Moral Monday (a tanka)

 

This tanka was published in Skylark, a Tanka Journal, Volume 5, Issue 2, Winter 2017:

 

The following tanka is dedicated to the courageous people who participated in the “Moral Mondays” in my home state of North Carolina. They risked arrest for gathering at the State Legislature to protest unfair and discriminatory legislation being passed. These protests were non-violent and led by the Reverend William J. Barber.

 

Moral Monday –
arm and arm linked
you choose to step
into the darkness
to find the light

 

 

 

 

 

Wild voices . . . an anthology by women poets and artists

 

It is very exciting to be part of a collection of poems and art by so many women I admire. Thanks to editor (and poet), Caroline Skanne, I have a haiku and three tanka included. The title and theme of “wild voices” was given to us to interpret in any way we chose. I urge those of you who love poetry to purchase a copy of this anthology for yourself and/or for a gift.

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Wild Voices, An Anthology of Short Poetry & Art by Women
edited by Caroline Skanne, February 2017

 

 

 

 

***book available:https://wildflowerpoetrypress.wordpress.com/current-titles/
This title is also available on amazon.com or amazon.co.uk

 

 Here are my poems that appear in this lovely anthology:

 

 

the softness
of a raspberry
on my tongue…
I remember our long
first kiss

 

 

wild honeysuckle
heady and sweet—
your hold
on me
just as strong

 

 

a softness of spring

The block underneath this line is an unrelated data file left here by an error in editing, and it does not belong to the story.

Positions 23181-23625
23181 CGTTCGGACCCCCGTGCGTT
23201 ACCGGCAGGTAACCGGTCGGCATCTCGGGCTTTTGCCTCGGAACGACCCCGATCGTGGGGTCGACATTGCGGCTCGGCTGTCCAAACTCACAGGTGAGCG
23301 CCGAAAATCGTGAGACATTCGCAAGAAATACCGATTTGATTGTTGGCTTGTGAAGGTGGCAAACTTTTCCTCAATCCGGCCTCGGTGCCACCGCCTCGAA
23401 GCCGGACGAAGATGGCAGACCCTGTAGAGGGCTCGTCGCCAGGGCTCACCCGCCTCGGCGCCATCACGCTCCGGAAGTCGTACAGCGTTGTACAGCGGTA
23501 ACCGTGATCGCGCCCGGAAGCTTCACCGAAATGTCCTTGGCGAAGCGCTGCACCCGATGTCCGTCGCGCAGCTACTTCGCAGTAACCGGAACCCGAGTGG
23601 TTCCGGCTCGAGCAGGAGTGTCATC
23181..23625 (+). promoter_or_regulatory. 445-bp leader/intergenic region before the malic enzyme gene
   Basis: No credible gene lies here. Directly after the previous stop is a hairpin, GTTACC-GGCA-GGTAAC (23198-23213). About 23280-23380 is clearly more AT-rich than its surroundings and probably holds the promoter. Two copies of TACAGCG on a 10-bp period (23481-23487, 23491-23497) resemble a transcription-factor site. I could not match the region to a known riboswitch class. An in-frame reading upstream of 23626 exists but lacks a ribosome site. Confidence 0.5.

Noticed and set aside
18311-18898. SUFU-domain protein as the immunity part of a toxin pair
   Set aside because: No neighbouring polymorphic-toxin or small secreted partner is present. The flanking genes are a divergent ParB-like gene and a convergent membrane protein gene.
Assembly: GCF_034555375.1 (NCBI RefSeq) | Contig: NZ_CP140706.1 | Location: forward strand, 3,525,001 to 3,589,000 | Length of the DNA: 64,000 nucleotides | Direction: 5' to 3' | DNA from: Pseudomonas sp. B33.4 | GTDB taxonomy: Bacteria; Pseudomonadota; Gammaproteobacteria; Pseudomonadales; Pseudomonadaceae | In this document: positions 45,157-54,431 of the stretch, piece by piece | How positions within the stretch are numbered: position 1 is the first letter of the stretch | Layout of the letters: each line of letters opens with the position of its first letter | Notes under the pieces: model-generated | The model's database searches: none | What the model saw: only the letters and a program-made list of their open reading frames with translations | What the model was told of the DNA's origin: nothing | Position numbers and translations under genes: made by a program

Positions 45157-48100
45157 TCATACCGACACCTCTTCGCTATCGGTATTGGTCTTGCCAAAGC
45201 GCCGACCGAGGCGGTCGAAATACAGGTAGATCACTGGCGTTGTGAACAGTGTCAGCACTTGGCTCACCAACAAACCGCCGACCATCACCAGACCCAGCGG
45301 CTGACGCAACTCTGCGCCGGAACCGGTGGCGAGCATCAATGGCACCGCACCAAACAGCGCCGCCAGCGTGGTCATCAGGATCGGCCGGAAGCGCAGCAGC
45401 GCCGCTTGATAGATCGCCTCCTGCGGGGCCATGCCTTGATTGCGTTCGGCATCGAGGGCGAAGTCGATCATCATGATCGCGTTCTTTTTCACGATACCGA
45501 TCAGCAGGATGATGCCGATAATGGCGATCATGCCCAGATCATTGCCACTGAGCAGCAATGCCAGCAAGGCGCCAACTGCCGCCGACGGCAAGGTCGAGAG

flecked with apple blossoms ~
the morning you died
darkness swept in
lost and wild

 

 

 

foxglove—                                                                                
danger hidden
in such beauty

 

foxglove

Foxglove, also known as Digitalis purpurea

 

Walking Away

Where do poems come from? Anyone who writes poetry asks that question and has that question asked of them by others who wonder how a poem comes to be. There are many articles and books on the subject, but still there is no single answer. Every poet writes differently and often in a lifetime writing patterns and habits might change, too.

To show you how oddly this can happen, I’ve decided to post a poem that appeared in my chapbook, Erasing the Doubt (published 2015 by Finishing Line Press). “Walking Away” is  a poem that has its own style, its own cadence and its own meaning. If I were to read this somewhere, I think I’d say it feels very much like an old fashioned poem, as if it echoes a voice from long ago. How did that happen? There is an unusual story behind this poem and how it came to be. It came to me as a whole poem when I was up late writing and suddenly became very, very tired. It appeared almost dreamlike to me. I typed it up quickly, read it once and went to bed. When I read it the next day, it didn’t feel or sound like me, but obviously I had written it. Strange indeed. This experience happened only once in my life.Was another poet speaking through me? Or was this merely a side freed from regular consciousness because of fatigue?

I’d love to hear your comments on this poem and what it means to you when you read it. Feel free to leave a message

I’ve recorded this poem if you care to listen as well as read. Just click on this link:

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Walking Away

 

When you go, where do you wander?
When you leave me, do you look back?
I sit here, book in hand, not reading.

           The wind blows fiercely through now.

 

They asked how long you had been silent,
And I answered with a lie, which
Was not the truth but might have been.

          The wind blows silently through now.

 

Did you hear me whispering to you?